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Free Press Head Start for Jan. 13

Good morning!

You may want to have sand or gravel on hand, if the forecast precipitation this evening turns to freezing rain rather than snow, as temperatures are expected to drop later this week. In the United States, Congress is moving forward to impeach President Donald Trump after Vice-President Mike Pence declined to convene cabinet members and remove the president under the 25th Amendment. And in Winnipeg, questions are being raised about the pace of COVID-19 vaccinations.

— David Fuller


U.S. insurrection fallout

  • With the U.S. Capitol Building in view, members of the military stand on the steps of the Library of Congress's Thomas Jefferson Building in Washington. (Patrick Semansky / The Associated Press files)

    With the U.S. Capitol Building in view, members of the military stand on the steps of the Library of Congress's Thomas Jefferson Building in Washington. (Patrick Semansky / The Associated Press files)

    Second impeachment: U.S. President Donald Trump is facing an unprecedented second impeachment in the U.S. House of Representatives, with an increasing number of House Republicans joining their Democratic colleagues in supporting the articles of impeachment. Trump faces a charge “incitement of insurrection" after he encouraged a mob of his supporters who then attacked the U.S. Capitol Building where Congress was certifying the results of the presidential election. The Associated Press reports.
  • GOP turning against president: It's unclear how many Republicans in the Senate would vote to remove Trump from office, but Republican Sen. Pat Toomey of Pennsylvania joined Sen. Lisa Murkowski of Alaska over the weekend in calling for Trump to “go away as soon as possible.” Meanwhile, on Tuesday night, the New York Times reported that Senate Majority Leader Mitch McConnell, who largely prevented Trump's removal in his handling of the Senate trial for Trump's first impeachment, has said he believes Trump committed impeachable offences, and is said to be "pleased" about impeachment.
  • Fury in Congress: As more details emerge about the attack last week on the Capitol Building, conflict is rising between Democrat and Republican, between Republicans and members of their own party, and from both parties over the catastrophic security failures that allowed a mob to take over the building, leading to at least five deaths. As well as blame pointed at Republicans who publicly supported Trump's baseless claims of election fraud, three Democrats who sheltered with Republican House members when they were spirited to a secure room disclosed they had since tested positive for COVID-19. The Associated Press reports.

Weather

  • Your forecast: The temperature is expected to rise from -10 C this morning to a high of 1, with a 60 per cent chance this evening of snow or freezing rain.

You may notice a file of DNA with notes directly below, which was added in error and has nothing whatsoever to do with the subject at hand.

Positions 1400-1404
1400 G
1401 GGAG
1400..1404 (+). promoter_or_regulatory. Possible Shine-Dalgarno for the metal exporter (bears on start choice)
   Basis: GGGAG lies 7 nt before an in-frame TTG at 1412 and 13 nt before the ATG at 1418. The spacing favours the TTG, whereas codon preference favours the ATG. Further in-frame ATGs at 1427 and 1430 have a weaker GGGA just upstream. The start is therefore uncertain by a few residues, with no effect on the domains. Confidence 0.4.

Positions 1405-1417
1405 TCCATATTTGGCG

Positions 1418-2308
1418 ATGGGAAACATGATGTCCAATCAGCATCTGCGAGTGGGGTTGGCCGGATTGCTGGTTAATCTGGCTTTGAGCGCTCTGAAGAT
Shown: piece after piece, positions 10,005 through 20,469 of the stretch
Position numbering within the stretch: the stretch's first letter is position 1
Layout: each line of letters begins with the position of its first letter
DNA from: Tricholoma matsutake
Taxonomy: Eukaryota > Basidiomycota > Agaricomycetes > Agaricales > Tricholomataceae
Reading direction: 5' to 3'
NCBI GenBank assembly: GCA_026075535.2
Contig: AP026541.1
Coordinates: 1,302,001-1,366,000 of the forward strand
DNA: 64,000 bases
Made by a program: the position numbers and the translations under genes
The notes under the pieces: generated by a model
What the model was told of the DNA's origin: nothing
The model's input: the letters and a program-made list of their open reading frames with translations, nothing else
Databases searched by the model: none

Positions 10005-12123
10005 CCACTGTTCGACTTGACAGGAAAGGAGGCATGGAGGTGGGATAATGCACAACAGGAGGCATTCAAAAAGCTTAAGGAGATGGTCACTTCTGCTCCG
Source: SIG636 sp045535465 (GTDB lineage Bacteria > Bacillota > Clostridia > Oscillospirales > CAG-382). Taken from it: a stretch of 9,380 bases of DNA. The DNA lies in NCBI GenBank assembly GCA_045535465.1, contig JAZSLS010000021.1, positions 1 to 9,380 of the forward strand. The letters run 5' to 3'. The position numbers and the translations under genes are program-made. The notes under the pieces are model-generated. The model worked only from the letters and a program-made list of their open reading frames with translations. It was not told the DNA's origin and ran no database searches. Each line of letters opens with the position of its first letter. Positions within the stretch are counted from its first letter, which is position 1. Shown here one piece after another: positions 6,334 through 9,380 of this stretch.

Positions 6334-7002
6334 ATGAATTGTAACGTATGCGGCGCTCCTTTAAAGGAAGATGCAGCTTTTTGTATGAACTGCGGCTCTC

COVID-19 crisis

  • The province's COVID-19 vaccination centre at the Convention Centre. (John Woods / The Canadian Press)

    The province's COVID-19 vaccination centre at the Convention Centre. (John Woods / The Canadian Press)

    Vaccine rollout: Concerns are being raised about the pace of COVID-19 vaccinations in Manitoba. Despite the large vaccination clinic inside the RBC Convention Centre having 30 stations to administer vaccines, only eight people were giving injections on Tuesday morning. Premier Brian Pallister focused on supply issues in answering questions about the slow rollout. Larry Kusch and Danielle Da Silva have the story.

In case you missed it

  • An area with thin ice on the Assiniboine River by the Maryland Street Bridge in Winnipeg on Tuesday. (Mikaela MacKenzie / Winnipeg Free Press)

    An area with thin ice on the Assiniboine River by the Maryland Street Bridge in Winnipeg on Tuesday. (Mikaela MacKenzie / Winnipeg Free Press)

    On thin ice: Amid the pandemic and restrictions on inside gatherings, more Winnipeggers are looking to outside activities to keep active. But as Ryan Thorpe reports, some of the opportunities for winter fun on the Assiniboine and Red rivers come with a warning: thin ice. Both rivers, with areas where people can walk and skate, also have some areas with open water.
  • Delay on sewage plant: A city report shows that delays to work on the city's south end sewage treatment plant that were caused by the COVID-19 pandemic could affect the project's $335.6-million price tag. Work on the plant’s headworks facility was affected, as well as an interim step to reduce phosphorus in its effluent. Joyanne Pursaga reports

On this date

  • On Jan. 13, 1939: The Winnipeg Free Press reported that in Ottawa, a judge said he found no evidence that any member of Parliament or the Senate had stood to benefit from the government's decisions regarding the purchases of Bren machine guns; the judge further recommended that the purchases of armaments and munitons be taken out of the hands of the department of national defence and entrusted to an expert group of competent businessmen. In Minneapolis, Manitoba speed skaters, hockey players and fans received a warm welcome, including a breakfast where the mayor greeted them on behalf of the city — but also warned them that in the upcoming Ten Thousand Lakes speed skating competition the Canadians were to take part in, they would face stiff competition. Great Britain warned Italy that in the event of any trouble between Italy and France, Britain would stand firmly behind France.

Today's front page

  • Get the full story: Read today's e-edition of the Winnipeg Free Press

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